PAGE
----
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. Last Updated: 07/27/2016

Russian Markets Hot for U.S. Franks

WASHINGTON -- U.S. hot dogs have become a hot item in Russia.


The Russian Federation has become the leading overseas customer for made-in-the-U.S.A. frankfurters. The country imported 24 million kilograms of U.S. sausage and bologna last year -- most of that franks -- up from 11.3 million a year earlier and 50,000 in 1991.


Changes in the farm bill will make it easier to ship even more wieners to a nation looking for inexpensive food. Food companies hope the growing market will keep the sausage mills working at full speed beyond the fall-winter peak season.


For Russians, the hot dogs are a natural. Sosiska, or sausage, is routine fare, eaten for breakfast, lunch and dinner. Although vendors sell hot dogs from kiosks, U.S. exporters strive mostly for the home market.


"It's a fairly inexpensive product that gives them very cheap calories, basically," said Richard Carlson, vice president for international business at Farmland Foods in Kansas City, Missouri, a hot dog exporter.


The market for hot dogs and other U.S. farm exports has grown since the breakup of the Soviet Union in 1991. Livestock production has fallen behind during the restructuring of the economy.


Major companies like ConAgra, Farmland and Smithfield International have found happy buyers for U.S. hot dogs under American brand names and Russian private labels.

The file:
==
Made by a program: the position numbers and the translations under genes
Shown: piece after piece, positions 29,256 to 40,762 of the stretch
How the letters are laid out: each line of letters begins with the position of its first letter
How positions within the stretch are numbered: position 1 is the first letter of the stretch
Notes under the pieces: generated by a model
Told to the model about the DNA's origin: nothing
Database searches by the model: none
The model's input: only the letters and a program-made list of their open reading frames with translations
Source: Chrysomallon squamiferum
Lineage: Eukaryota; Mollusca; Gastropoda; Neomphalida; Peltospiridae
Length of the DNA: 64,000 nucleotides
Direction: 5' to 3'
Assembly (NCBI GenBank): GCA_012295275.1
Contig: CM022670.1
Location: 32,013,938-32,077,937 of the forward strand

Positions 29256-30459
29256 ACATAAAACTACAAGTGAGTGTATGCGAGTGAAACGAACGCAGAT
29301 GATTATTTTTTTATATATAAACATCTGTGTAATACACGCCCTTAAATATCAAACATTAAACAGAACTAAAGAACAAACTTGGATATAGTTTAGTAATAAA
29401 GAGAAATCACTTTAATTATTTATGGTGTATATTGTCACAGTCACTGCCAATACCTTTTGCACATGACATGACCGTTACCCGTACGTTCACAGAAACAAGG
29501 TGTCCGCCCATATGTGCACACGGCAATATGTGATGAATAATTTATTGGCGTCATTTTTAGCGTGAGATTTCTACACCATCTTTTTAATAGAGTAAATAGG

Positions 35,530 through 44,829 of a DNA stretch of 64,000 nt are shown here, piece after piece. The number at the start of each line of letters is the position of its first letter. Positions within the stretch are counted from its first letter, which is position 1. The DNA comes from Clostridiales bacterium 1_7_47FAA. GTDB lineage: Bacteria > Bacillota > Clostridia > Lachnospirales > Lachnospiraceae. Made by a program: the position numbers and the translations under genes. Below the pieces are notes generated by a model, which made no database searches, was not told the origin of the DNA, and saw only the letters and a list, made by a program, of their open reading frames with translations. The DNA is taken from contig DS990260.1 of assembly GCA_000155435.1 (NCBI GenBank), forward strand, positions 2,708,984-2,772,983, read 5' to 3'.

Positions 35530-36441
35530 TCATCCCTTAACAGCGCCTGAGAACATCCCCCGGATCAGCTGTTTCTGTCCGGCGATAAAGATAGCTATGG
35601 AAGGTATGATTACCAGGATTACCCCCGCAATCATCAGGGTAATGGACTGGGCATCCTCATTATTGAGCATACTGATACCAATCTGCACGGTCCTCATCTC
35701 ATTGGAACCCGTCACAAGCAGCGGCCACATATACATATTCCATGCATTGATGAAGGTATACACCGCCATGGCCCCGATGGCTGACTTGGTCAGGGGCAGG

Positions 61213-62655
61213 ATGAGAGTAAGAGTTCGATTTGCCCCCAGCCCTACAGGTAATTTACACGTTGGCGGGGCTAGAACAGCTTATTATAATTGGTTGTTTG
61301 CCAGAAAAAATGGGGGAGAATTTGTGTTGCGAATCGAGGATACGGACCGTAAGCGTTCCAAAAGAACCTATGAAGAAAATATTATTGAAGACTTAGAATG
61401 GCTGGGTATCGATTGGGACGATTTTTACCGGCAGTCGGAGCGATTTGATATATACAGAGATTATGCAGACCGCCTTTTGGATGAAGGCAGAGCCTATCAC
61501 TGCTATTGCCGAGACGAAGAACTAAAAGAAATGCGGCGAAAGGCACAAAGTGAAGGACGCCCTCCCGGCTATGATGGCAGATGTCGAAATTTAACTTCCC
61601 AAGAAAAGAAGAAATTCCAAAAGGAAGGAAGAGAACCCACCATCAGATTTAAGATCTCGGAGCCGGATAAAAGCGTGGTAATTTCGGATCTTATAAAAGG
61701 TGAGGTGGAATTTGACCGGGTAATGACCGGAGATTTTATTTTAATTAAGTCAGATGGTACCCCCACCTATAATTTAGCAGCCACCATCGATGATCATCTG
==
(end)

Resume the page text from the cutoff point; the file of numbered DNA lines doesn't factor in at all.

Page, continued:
The Agriculture Department likes the prospects for hot dogs so much that it gave them a boost. The department's Foreign Agricultural Service said June 10 it would make frankfurters eligible for government-backed export credits.


The credits let Russian importers borrow money from Russian banks to purchase U.S. agricultural goods. The Russian bank gets credit from an American bank, and the U.S. government guarantees repayment.


With Russian interest rates near 30 percent, favorable credit matters a lot, says Dmitry Besedovsky, managing director of the U.S. office of SoyuzKontrakt, a major food importer and distributor in Russia.


"We'll be able to pass savings on to consumers," he said in a telephone interview from New York. "This will enable us to compete with European suppliers of hot dogs to Russia."


Even though U.S. hot dog makers say they have the cost advantage even without the credits, the credits cover all kinds of risks and make it possible to plan for the long run.


"The real thing is the guaranteed payment, because the Russians of course, and a lot of people in eastern Europe want extended terms," said Raoul Baxter, president of Smithfield International in Norfolk, Virginia.


Congress and the Clinton administration view the export credits as a critical trade weapon, making $3.4 billion available this year for exports worldwide. The Russian share is $50 million.








The use of the credits has been limited until U.S. President Bill Clinton signed the farm bill in April. Hot dogs for Russia became the first high value product to get an allocation under the new rules.